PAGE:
The Australian Marine Conservation Society (AMCS) has welcomed the Australian Government’s $30m funding announcement to address pollution from land-based run-off.
“We welcome the government’s investment in innovative projects to reduce the impacts of chemical and sediment pollution entering the Reef,” said Jaimi Webster, the AMCS GBR Water Quality Manager.
Inshore ecosystems, such as seagrass meadows on which threatened dugongs and turtles depend, have been severely degraded by sediment and nutrient pollution. Poor water quality from fertiliser and sediment pollution has been devastating the Reef for decades, sediment and algal blooms (caused by nitrogen rich run-off) is smothering our seagrass, putting dugongs and other wildlife at risk of starvation.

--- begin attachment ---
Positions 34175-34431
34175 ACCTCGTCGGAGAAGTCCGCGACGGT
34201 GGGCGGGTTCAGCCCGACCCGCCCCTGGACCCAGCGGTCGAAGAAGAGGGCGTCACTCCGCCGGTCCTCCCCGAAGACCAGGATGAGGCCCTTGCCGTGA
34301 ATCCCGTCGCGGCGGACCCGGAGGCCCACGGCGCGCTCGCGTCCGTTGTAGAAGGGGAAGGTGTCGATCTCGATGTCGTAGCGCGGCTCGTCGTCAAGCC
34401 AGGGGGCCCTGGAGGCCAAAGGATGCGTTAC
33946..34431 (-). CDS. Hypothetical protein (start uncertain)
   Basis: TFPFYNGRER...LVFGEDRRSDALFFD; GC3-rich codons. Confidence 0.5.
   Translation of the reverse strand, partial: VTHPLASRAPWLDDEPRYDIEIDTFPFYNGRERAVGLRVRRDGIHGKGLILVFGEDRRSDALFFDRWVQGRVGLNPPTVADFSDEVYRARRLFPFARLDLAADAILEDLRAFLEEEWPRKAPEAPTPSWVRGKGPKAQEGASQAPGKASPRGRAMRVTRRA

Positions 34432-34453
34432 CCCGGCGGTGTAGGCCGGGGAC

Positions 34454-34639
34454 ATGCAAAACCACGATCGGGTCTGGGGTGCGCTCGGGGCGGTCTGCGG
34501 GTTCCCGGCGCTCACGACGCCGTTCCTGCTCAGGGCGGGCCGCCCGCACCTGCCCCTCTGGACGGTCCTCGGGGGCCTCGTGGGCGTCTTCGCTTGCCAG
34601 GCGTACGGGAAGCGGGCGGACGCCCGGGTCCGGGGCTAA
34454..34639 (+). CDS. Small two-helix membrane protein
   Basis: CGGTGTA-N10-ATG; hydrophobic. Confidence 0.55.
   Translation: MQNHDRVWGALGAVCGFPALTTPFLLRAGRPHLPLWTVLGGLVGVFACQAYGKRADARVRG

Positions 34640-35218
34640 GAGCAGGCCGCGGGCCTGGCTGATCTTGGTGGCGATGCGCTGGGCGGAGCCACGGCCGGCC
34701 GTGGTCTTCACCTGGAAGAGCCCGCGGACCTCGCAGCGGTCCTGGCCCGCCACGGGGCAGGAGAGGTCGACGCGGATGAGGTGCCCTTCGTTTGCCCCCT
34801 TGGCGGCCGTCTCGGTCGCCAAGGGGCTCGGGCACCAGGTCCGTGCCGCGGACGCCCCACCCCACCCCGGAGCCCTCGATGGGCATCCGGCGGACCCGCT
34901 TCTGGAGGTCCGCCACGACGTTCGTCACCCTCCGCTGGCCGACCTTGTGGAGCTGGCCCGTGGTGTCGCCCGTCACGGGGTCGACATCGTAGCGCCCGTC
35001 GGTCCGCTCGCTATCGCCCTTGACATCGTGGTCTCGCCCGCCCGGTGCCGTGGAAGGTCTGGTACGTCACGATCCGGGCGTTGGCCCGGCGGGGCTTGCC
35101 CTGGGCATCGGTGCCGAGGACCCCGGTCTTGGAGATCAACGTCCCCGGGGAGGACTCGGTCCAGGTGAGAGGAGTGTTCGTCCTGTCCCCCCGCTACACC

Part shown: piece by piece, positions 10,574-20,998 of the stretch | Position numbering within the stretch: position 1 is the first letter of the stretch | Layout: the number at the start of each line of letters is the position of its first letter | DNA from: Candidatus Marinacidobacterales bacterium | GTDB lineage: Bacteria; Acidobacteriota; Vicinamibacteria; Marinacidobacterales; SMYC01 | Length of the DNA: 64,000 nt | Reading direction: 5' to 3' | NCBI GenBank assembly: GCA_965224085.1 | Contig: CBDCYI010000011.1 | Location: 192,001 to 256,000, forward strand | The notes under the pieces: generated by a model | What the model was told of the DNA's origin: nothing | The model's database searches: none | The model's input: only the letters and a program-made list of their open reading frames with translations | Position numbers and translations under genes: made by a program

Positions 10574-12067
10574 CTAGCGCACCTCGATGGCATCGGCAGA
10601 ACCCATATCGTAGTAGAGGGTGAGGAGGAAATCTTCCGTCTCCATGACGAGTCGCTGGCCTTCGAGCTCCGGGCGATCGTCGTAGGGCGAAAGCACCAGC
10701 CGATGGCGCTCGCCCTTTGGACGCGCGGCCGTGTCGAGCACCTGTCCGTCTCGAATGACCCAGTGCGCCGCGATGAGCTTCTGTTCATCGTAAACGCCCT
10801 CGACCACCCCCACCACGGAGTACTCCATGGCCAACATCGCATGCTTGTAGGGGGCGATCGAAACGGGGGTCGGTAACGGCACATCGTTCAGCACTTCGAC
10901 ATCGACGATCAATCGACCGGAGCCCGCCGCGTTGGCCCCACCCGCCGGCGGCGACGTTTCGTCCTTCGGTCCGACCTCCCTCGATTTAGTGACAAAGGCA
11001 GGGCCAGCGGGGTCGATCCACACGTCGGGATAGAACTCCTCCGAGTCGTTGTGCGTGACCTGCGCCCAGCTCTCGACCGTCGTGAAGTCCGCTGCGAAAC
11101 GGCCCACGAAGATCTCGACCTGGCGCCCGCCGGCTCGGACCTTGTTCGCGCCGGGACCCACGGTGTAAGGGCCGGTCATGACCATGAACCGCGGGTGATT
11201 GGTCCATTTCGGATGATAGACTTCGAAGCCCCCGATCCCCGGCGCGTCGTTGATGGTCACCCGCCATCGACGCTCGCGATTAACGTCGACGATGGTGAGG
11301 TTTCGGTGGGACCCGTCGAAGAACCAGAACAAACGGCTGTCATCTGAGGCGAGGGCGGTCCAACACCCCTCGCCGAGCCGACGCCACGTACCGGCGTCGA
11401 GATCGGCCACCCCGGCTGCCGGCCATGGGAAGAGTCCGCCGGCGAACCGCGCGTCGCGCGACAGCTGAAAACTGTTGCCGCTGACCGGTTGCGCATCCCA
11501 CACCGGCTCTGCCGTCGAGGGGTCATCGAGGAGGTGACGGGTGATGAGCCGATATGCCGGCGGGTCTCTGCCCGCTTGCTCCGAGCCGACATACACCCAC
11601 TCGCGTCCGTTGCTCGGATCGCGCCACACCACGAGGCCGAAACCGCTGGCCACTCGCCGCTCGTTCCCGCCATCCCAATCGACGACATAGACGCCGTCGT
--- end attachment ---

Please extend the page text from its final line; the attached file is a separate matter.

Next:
Reef protection regulations were introduced in 2019 by the Queensland government to reduce chemical and sediment run-off from agricultural activities in the Reef catchments.
“The work the farmers and graziers are doing to improve water quality and comply with the new regulations will go a long way to giving the Reef the clean water it needs,” Ms Webster said.
The most recently published Reef Report Card has shown progress on water pollution targets and management actions is too slow:
- The overall inshore marine condition received a ‘D’ based on water quality, seagrass and coral health.
- Sugarcane received a ‘E’ with 12.7% at best practice and grazing received a ‘D’ with 36.2% at best practice, both industries are aiming for targets of 90% at best practice by 2025.
While important gains have been made in tackling some pollutants there is still a lot of work to be done to clean up our Reef’s waters, so this $30m is a welcome investment in supporting innovative projects that will contribute to meeting the targets,” said Ms Webster.